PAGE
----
A little more than a year ago in the same city, journalists accused members of Erdogan’s security detail of man-handling them and cursing them at a speech the Turkish president gave at the Brookings Institution, a Washington think tank.
Outside the event on March 31, 2016, DC police had to intervene to separate Erdogan supporters and protesters in what police described as a “skirmish involving demonstrators.”
Erdogan referred to the protests as he addressed the audience inside: “They are shouting, but they don’t know what’s going on back in Turkey. The freedom of expression has been regulated within the clauses of the Turkish constitution … They are pretending that I have illegitimacy.”
Meanwhile Brookings staff had to step in to protect a credentialed journalist from being evicted from the venue by Turkish security. Another journalist, Woodrow Wilson fellow Amberin Zaman, accused a Turkish security guard of calling her “a whore.”Trump welcomes Erdogan amid US-Turley strains
The kicking incident
In May 2014, after the deadliest industrial accident in Turkish history, a top aide to Erdogan was photographed kicking a protester who was being held down by armed officers dressed in camouflage uniforms.
The incident took place in the mining town of Soma, a day after a devastating coal mine fire killed nearly 300 people as Prime Minister Erdogan visisted the town.
The image outraged many in Turkey, prompting an outpouring of anger on social media.
The aide, identified as Yusuf Yerkel by Turkish media and CNN Turk, reportedly said he was deeply saddened by the events.
“I am sad that I could not keep my calm in the face of all the provocation, insults, and attacks that I was subjected to that day,” he said, according to Turkey’s semi-official Anadolu news agency.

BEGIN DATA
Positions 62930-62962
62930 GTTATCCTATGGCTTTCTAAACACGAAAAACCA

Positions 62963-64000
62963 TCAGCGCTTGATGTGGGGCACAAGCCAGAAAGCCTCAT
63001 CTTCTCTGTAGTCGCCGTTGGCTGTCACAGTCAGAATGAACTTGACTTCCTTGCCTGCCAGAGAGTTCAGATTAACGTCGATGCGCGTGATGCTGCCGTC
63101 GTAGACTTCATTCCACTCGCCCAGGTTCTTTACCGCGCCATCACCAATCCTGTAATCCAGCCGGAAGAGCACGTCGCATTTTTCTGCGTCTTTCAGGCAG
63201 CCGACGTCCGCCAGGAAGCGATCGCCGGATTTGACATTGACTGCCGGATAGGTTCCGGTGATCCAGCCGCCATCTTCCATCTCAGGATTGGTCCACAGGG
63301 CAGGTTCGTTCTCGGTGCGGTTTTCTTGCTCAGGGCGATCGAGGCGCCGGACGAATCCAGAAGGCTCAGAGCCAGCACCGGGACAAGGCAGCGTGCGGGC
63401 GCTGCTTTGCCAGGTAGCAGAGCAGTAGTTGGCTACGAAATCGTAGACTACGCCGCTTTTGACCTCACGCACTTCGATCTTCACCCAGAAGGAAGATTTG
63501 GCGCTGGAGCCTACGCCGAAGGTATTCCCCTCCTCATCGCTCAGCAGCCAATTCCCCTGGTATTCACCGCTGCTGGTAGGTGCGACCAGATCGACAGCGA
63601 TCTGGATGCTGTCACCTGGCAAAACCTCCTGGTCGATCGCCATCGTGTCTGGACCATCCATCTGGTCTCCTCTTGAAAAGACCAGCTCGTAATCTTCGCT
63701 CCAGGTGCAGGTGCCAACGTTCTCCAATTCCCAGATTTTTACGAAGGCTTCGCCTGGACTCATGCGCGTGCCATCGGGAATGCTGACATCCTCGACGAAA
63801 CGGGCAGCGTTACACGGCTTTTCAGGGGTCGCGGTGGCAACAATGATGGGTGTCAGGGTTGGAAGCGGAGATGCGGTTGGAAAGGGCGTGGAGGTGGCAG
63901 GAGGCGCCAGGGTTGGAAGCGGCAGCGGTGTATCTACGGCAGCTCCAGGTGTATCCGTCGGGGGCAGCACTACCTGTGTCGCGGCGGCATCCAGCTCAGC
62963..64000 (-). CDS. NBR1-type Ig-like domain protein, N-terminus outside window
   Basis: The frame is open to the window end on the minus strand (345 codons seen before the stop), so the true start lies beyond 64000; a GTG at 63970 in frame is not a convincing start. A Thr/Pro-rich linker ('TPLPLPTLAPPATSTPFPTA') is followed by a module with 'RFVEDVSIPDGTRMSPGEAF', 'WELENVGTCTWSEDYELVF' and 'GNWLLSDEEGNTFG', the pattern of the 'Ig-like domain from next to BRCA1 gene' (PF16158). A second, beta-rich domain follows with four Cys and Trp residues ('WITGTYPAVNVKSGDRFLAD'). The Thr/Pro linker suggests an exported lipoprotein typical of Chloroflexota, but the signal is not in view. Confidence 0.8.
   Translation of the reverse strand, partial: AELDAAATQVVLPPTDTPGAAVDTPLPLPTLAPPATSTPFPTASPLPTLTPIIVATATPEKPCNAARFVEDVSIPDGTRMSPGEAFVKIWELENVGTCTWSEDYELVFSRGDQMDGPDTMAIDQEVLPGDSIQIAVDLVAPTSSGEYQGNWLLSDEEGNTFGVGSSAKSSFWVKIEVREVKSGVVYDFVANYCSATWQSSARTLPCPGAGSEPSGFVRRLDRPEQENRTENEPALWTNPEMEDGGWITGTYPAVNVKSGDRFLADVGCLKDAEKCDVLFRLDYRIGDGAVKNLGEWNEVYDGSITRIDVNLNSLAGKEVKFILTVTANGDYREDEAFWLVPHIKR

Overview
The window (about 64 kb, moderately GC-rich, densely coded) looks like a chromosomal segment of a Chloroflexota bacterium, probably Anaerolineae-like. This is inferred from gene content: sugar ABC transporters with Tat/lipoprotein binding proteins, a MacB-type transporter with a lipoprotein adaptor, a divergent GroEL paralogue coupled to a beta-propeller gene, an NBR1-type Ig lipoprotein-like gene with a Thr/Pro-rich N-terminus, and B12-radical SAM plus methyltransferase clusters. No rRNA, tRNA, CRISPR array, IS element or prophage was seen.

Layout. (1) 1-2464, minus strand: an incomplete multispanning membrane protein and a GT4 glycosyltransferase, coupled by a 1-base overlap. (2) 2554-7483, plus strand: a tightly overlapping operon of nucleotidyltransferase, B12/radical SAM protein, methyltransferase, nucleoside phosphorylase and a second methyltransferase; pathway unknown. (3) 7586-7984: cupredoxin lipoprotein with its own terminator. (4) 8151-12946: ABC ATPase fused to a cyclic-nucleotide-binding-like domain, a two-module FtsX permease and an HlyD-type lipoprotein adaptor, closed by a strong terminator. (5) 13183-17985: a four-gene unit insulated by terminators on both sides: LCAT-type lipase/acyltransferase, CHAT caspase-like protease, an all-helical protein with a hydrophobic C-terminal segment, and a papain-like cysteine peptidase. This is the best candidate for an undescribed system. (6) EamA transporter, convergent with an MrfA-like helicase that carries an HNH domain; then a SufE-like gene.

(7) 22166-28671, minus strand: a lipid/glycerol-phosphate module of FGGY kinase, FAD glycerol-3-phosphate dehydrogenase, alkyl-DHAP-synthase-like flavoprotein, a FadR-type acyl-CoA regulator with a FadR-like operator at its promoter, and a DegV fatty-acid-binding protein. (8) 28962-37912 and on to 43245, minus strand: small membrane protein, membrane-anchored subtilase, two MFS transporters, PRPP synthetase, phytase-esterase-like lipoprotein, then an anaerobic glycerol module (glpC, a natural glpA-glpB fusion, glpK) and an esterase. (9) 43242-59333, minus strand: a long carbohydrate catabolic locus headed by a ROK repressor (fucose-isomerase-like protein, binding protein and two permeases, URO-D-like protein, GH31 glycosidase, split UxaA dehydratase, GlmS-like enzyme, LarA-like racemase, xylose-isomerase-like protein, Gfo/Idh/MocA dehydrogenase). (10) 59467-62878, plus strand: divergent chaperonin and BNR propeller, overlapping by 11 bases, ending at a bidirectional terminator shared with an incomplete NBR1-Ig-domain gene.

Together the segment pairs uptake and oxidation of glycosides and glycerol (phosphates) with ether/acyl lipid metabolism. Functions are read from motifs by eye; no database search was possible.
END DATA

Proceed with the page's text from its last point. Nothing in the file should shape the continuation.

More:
In September 2011, a brawl erupted between members of then Prime Minister Erdogan’s security detail and United Nations security officers in the halls of the United Nations General Assembly in New York.
A UN guard was reportedly taken to hospital with an injury after the incident.
Several days later, a spokesman for the UN Secretary General issued a statement about “some unfortunate misunderstandings involving security between UN uniformed officials and security officials of member delegations.” A UN spokesman went on to tell journalists the issue had been resolved, and “necessary action has also been taken to prevent such misunderstandings in the future.
State Dept: ‘Concerned’
After this week’s assault by Turkish security officials against protesters in front of the Turkish ambassador’s residence in Washington, the US State Department said it was “communicating our concern to the Turkish government in the strongest possible terms.”
A statement from the Turkish embassy argued “Turkish-Americans responded in self-defense.”
Critics argue the violence illustrates the much broader pattern of human rights abuses in Turkey.
“Clearly Erdogan’s guards feel complete impunity, drawing on tools of repression they use at home & knowing he has their back, no matter what,” wrote former US ambassador to the UN Samantha Power on Twitter.
In the 15 years that Erdogan has served as prime minister and president of Turkey, there has been a broad trend to crack down on freedom of the press and expressions of public dissent.
Turkey is frequently ranked as the world’s top jailer of journalists, according to the Committee to Protect Journalists.